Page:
Useful 15+ Cantonese Adverbs: Gateway To Advanced Cantonese


Ever felt like your Cantonese is missing something? A certain spark, perhaps? It could be that you’re not using enough adverbs. 

You see, adverbs are like the seasoning in a dish – they add depth and flavor to your language.

Take this example: when you say “慢慢行” (maan4 maan4 haang4), which means “walking slowly,” instead of just “行” (haang4), which means “walking,” you’re not merely walking, you’re strolling leisurely. 

That’s the magic of adverbs – they help you describe actions more specifically and vividly.

In this guide, we’ll peel back the layers of Cantonese adverbs. 

We’ll start with a rundown on what adverbs are, explore their unique role in the Cantonese language, and wrap up with some handy tips and exercises. 

By the end, you’ll easily add adverbs to your conversations. Ready to spice up your Cantonese skills? Let’s get cracking!

What Are Adverbs?

Let’s start by answering a simple question: what are adverbs? In the broadest sense, adverbs are the chameleons of language. They’re versatile, adaptable, and oh-so-important for adding detail and color to your conversations.

Do you know how an adjective adds information about a noun? Like when you say a “red apple,” “red” gives you more details about the apple. Well, adverbs do a similar job. But, instead of describing nouns, they’re all about verbs, adjectives, or even other adverbs.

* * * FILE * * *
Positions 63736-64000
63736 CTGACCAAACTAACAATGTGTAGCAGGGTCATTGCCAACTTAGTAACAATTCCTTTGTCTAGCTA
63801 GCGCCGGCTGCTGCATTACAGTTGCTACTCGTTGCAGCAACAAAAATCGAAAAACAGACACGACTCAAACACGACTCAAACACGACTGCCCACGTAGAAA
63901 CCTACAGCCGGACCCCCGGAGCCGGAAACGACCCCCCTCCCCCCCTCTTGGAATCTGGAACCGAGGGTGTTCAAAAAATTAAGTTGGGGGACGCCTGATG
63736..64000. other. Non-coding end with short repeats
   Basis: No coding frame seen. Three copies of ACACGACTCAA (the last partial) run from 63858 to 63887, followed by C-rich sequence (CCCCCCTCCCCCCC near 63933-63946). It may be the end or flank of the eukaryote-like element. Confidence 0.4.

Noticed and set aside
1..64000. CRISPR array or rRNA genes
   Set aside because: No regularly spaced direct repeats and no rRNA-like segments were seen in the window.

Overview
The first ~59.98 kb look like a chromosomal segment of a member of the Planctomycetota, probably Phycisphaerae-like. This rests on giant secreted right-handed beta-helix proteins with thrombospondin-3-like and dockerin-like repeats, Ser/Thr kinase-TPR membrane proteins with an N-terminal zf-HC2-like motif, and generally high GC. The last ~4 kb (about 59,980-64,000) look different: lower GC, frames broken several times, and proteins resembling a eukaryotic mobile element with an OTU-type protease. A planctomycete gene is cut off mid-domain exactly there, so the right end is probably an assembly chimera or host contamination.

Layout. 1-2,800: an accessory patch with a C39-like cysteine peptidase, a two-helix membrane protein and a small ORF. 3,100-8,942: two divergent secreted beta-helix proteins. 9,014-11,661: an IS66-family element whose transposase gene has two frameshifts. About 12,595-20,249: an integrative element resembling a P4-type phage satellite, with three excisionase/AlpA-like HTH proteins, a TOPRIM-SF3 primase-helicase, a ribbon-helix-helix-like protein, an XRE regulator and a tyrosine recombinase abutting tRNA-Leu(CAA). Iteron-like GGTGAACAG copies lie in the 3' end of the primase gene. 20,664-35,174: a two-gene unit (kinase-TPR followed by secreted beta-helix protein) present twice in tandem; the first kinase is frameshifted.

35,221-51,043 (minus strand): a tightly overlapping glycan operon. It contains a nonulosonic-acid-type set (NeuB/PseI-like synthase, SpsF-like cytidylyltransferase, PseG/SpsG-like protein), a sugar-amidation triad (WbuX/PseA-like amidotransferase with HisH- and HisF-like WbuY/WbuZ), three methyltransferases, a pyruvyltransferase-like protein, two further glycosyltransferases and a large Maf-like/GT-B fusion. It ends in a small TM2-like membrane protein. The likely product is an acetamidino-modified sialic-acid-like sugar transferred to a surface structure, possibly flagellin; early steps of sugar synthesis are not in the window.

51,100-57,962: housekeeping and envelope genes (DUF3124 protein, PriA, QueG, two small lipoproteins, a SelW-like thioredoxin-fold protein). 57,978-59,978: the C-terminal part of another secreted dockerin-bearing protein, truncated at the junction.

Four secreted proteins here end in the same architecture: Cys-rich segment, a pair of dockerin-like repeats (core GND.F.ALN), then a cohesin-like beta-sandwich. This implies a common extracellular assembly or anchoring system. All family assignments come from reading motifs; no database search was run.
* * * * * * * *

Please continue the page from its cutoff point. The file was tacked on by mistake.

Let’s take a look at some examples. 

Imagine you’re describing an action – say, running. Now, if you want to explain how someone is running, you’d use an adverb.  So instead of saying, “He runs,” you could say, “He runs quickly.” 

Notice how “quickly” adds a little more flavor to the sentence? It gives us a better idea of how the action is being performed.

But here’s the fun part: adverbs aren’t just about the ‘how.’ They can also describe the ‘when,’ the ‘where,’ and the ‘to what extent.’ Let’s jump to the next lesson for Cantonese grammar!

Cantonese Adverbs - A photo of grammar books and a chalkboard on the table.

The Role Of Adverbs In The Cantonese Language